His father had left for work and never come back. His mother wasn’t well. He did not know where his father had gone. He had heard rumours from neighbours that “they” had taken them away. He could not believe the rumours. A part of him hoped that baba would come back: with sweets and money and make everything okay. Maa was dying. He was too young, but he knew she was. Rini had died too. At eight years of age he would sit by her sickbed and hold her hand for hours on end, until one day her hand went cold.

He stopped praying after Rini died. He stopped believing in God.

Now he was ten, as he sat by his mother’s bed and watched her fade, by and by, into oblivion. He wondered if she would go to where Rini had gone. If they would be together there. That would be good for Rini, he thought. She would have mother again. He would miss Maa badly, yes, but it would be good for Rini.

On a sultry July afternoon, Maa called Kabir to her bedside and said in a voice that sickness had softened to a point of near inaudibility:

“I am going soon.”

“To Rini?” asked Kabir, with not a trace of emotion in his eyes.

“Yes, but I will always be with you too. Take care of Kunu for me.”

Kunu was five and was curled up on the floor, drooling a little as she napped. Kabir’s older brother strode into the house with a fruit in his hand.

“Cut this and feed this to mother,” he instructed, without so much as a glance at him. Since the day father had left for work and never returned, Adhresh had been the sole breadwinner of the family and hence a figure of authority. He came home once a day, after having procured something for the family to eat, and nobody questioned where he got it from.

But mother was not in a mood to eat that day. Maa called Adhresh to her side and whispered:

“You’ve been such a good boy.”

Adhresh looked at her for one long moment, before saying, “Don’t go, please?” Perhaps he couldn’t be as strong as Kabir was after all.

That night their mother died and Adhresh ran away from home. Kunu spent the entire night wailing and Kabir had no idea what to do with the dead body, so he just sat by it and stared. The next morning, the neighbours came and took the body away. Kabir followed them and watched them bury their mother. When he got home Kunu was curled up in a ball, clutching her stomach. He knew Adhresh wasn’t coming back and for the first time he accepted that neither was their father.

He walked up to Kunu and hugged her. Something he felt he should have done hours back and wondered why he hadn’t. She hugged him back with as much force and intensity as her nimble frame would allow her to.

He gave her the fruit his mother had not eaten, and decided to go ask their neighbours for food. But the lady next door told him that they had nothing to give and asked him to go away. Another man shut the door at his face. One dark skinned man, dressed in blue-green paramilitary fatigues, saw him loitering on the streets. He was carrying a rifle, which he pointed at Kabir and shouted something about “curfew.” Curfew he understood. Curfew meant being attacked by the paramilitaries on the roads outside their tiny, dilapidated living quarters. Being attacked inside their quarters was something called “operation.” He ran back home without thinking twice. That night Kabir slept hungry.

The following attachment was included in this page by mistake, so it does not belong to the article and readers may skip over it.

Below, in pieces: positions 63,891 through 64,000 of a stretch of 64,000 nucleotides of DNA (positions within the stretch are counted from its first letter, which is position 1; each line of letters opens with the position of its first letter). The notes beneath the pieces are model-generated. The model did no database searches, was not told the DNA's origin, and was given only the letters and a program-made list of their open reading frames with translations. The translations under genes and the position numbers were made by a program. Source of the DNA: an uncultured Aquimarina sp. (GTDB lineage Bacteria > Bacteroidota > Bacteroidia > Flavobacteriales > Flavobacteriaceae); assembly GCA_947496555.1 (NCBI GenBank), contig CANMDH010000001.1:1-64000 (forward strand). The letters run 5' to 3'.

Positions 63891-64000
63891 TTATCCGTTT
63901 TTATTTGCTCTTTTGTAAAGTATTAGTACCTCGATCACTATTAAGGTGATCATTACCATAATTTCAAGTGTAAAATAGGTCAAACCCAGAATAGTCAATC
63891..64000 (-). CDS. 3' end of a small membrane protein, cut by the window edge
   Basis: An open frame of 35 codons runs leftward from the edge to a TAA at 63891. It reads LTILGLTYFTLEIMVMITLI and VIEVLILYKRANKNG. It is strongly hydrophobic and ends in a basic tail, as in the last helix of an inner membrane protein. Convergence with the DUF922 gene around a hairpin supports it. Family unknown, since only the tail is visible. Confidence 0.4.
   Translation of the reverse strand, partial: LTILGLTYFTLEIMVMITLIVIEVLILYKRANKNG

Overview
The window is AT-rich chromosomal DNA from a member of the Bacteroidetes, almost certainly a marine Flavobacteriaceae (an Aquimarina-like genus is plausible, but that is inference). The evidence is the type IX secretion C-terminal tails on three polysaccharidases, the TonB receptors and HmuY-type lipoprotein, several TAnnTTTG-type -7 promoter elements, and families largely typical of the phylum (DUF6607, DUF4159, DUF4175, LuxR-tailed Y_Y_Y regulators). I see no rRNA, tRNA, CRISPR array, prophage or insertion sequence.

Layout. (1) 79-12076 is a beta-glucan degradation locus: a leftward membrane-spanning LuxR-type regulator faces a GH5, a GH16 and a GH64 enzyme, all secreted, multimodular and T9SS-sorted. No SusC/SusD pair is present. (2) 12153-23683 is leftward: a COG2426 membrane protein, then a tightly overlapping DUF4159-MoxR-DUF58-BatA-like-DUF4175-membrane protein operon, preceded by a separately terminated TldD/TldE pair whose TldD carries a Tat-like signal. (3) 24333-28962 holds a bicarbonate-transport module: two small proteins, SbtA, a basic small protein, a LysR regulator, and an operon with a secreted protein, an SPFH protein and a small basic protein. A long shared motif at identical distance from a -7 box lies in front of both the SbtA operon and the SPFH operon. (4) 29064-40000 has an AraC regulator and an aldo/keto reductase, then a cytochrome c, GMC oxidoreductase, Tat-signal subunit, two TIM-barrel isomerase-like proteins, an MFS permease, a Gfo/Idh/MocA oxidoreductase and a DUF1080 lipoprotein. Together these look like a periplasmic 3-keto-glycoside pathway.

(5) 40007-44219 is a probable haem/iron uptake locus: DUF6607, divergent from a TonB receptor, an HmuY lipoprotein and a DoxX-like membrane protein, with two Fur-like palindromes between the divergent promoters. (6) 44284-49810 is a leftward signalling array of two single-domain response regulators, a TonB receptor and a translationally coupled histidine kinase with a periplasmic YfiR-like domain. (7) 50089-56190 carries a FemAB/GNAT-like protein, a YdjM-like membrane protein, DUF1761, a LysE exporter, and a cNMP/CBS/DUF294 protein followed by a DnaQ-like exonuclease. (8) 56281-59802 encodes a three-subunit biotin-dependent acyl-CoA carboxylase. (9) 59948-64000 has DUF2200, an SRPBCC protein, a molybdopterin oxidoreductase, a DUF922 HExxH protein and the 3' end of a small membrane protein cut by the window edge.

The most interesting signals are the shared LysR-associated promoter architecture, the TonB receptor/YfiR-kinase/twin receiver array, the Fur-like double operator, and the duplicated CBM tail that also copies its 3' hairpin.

The next morning he was awoken by the smell of bread and milk. It all seemed too good to be true. Kabir wasn’t even sure if he was awake, but Kunu was. Presently, she sat on the lap of a rifle toting man wearing very white, very clean clothes. The man had broad shoulders, a sturdy jaw, and blank eyes. He appeared rather intimidating to Kabir. But, his lips were parted in a wide smile, as he stroked Kunu’s soft hair while she munched happily at the bread he had given her. There was milk boiling on the stove and slices lathered with butter on shiny white plates.

Kabir got up immediately and asked with evident awe and curiosity: “Who are you?”

“I’m your saviour, child. I’ve been sent by our God to save you from all this misery and poverty,” he said, exuding a certain authority coupled with enough warmth for a child who was only scrounging for something to hold on to. “You have suffered too much. Your mother is in peace and she will soon be proud of you. A boy like you deserves a special place in heaven. Now come here, child. Do you want some bread and milk?”

“But I don’t pray to God,” Kabir still asked.

The man considered it for a moment, but then his face broke into a smile again, and he continued running his fingers through Kunu’s hair.

“That is the root of your suffering. But God is kind and forgiving. He will give you another chance, child. You have a lot to repent for. Make up for your absence of faith and you will be saved.”

Eight years later, when Kabir held his semi-automatic rifle over the bloodied corpse of a ten year old’s mother, he thought back at the time when his mother had died. All he had wanted then was some bread and milk.

Had he been saved now?


Mekhala Saran is a student of law and journalist at The Quint. She holds a Bachelors degree in English Literature from Ramjas College, University of Delhi, India. She is also a theatre artist and poet. Find her on Twitter at @mekhala_saran.

 

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